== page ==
Incubation to integration: how can major FS firms successfully integrate the new wave of FinTechs?

London is acknowledged as both a major financial centre and an important hub for technology start-ups. As a result, the City plays host to many financial technology businesses (‘FinTechs’) that are becoming ever more successful. M&A represents a significant opportunity for the incumbents to capitalise.

Despite the political uncertainty, FinTechs in London attracted £820m of investment in 2016, have been reported to generate revenues of £6.6bn and support over 60,000 jobs. The UK also leads its European counterparts in major success stories, with four FinTech ‘Unicorns’ valued over $1bn – IHS Markit, Funding Circle, Paysafe and Transferwise. As a result of these and wider successes, the traditional finance firms have had to respond.

A critical factor in the FinTech success story has been the regulatory environment. Schemes such as the FCA’s Project Innovate[1] have reduced the barriers for start-ups looking to operate in the financial services sector and proved to be highly successful. Project Innovate includes the ‘regulatory sandbox’, a means for businesses to test innovative financial products, services and operating models in a live environment whilst maintaining appropriate customer protection. This, alongside the advisory services on offer from the FCA, enables the regulator to act like an incubator to support growing FinTechs.

The prevalence of incubators – organisations that look to act as a catalyst for growth of the start-ups involved – is another factor behind the success of the FinTech sector in London. London is home to around 40 incubators and accelerators including Level 39[2] in Canary Wharf, one of Europe’s largest specialising in financial technology. In addition to independent incubators, there are several run by big banks. Barclays, Citi and JP Morgan all operate schemes that seek to enable growth of FinTech start-ups and identify firms to support or partner with beyond the term of the scheme.

A changing landscape

Irrespective of the route a FinTech takes to relative maturity, the traditional players have taken note – 75% of banking executives stated that they feared that their business was at risk from FinTechs in the recent Moorhouse Barometer on Change[3]. But whilst there is a risk, the big firms also see opportunity. FinTechs hold the platforms to enable incumbent firms to become faster, more intelligent, efficient and secure – via potentially the fastest possible route.

One approach to capitalise the success of FinTechs is M&A. Whilst there was a decline in deal volume in the space in 2016, venture capital investments increased, along with wider interest in FinTechs. Research by White & Case LLP confirms this interest, finding that 75% of FS leaders list FinTech as a key element of their strategy and 95% expecting to do a deal or make an investment in the space in the next 12-24 months.  With a likely significant flow of deals ahead, how can acquirers maximise the likelihood of being successful?

Avoiding the cliffs

Unfortunately, the statistics reported on integrating acquisitions paint a less than positive picture, with the Harvard Business Review often quoted on its assessment that the failure rate is typically between 70-90%. At Moorhouse we have covered the key points to maximising value from an integration before[4], but how can a large, mature institution ensure the acquisition of a FinTech successfully delivers the benefits envisaged?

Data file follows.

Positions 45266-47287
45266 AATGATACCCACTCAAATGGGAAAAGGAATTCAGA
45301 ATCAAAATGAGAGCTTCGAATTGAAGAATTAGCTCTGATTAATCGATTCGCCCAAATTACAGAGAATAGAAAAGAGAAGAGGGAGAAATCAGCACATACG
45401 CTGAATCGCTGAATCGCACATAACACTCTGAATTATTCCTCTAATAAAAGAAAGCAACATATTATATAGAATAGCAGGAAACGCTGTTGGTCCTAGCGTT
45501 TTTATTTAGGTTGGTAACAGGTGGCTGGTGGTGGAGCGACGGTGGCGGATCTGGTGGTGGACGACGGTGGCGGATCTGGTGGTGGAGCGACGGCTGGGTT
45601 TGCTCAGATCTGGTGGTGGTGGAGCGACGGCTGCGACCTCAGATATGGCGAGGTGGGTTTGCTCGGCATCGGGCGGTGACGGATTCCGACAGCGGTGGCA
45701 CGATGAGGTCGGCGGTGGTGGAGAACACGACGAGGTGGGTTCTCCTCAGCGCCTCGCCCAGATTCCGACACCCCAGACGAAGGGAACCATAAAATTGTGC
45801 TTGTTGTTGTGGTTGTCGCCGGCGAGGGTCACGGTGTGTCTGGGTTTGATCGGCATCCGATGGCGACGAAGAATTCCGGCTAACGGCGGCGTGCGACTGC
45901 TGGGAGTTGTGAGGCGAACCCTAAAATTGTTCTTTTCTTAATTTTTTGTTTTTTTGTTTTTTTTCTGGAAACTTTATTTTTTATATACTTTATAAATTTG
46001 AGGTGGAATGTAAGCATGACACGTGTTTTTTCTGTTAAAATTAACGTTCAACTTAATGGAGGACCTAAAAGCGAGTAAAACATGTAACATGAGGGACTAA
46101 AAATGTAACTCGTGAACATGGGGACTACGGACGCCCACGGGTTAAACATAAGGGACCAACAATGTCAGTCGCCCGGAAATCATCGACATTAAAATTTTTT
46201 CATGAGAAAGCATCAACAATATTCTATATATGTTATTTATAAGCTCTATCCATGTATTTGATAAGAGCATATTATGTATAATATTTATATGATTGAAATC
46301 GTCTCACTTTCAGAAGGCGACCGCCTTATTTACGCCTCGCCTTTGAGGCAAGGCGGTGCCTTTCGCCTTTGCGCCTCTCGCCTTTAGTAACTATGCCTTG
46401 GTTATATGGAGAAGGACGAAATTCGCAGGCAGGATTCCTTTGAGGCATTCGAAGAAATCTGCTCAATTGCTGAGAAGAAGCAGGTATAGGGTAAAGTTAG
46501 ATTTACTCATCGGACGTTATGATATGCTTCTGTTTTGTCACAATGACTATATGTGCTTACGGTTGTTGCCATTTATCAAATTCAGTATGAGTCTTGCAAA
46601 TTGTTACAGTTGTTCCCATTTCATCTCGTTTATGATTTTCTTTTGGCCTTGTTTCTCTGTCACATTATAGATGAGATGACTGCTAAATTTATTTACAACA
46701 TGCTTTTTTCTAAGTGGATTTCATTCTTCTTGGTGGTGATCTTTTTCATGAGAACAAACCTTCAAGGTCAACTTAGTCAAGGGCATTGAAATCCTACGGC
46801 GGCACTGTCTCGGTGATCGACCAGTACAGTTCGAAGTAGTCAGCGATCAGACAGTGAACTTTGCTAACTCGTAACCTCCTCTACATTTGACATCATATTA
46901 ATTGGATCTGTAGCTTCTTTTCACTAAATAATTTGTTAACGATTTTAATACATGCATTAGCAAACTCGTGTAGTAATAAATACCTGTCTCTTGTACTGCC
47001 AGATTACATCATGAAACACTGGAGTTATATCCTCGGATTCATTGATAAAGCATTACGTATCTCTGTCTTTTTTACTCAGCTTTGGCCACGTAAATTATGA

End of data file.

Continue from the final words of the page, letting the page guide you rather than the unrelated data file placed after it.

In our view, there are three key factors of success:

  • It is fundamentally important to retain the entrepreneurial culture that enabled growth in the first instance. Cultural challenges are often overlooked, but in many instances the degree of integration will need to remain light to allow a FinTech to continue along its path and retain its own unique culture and ways of working.
  • The acquiring firm must provide infrastructure and support that can be leveraged by the FinTech. This is particularly critical in the FS sector where there are numerous barriers to entry such as capital requirements, regulation and licencing restrictions.
  • Cross-sell opportunities should also be explored between the two firms. The FinTech will gain access to a significant captive audience to which it can offer its product or services, likely its greatest growth opportunity to date. Cross-selling is the key to realising the value in the product, service or capability in a FinTech acquisition.

These success factors need to be considered in advance of completion in order to properly plan and execute the integration of any FinTech. The understanding required to do so should be developed through the process to completion and as such key team members involved should be retained through pre and post deal activities to ensure continuity of approach and maintain momentum.

What is ahead?

Investment continues to develop the London FinTech space, Barclays having just opened a new incubator in Shoreditch, one of the largest in London with space for 40 co-working start-ups. With support such as this, the number of FinTech acquisition targets will continue to increase.  Whilst 2016 was a quiet year for FinTech M&A, 2017 is off to a strong start with deals including the $20m acquisition of Babel Systems[5] (securities processing platform) by US based InvestCloud and the $490m acquisition of Simply Business[6] (online insurance platform) by a US insurance giant, The Travelers Companies. With these and future deals, it will be critical to invest in the integration activities with as much focus as the financial elements of the deal.

If you would like to talk to us about our M&A service and how we help the FTSE100 drive value from deals please don’t hesitate to contact us at, or via our website.







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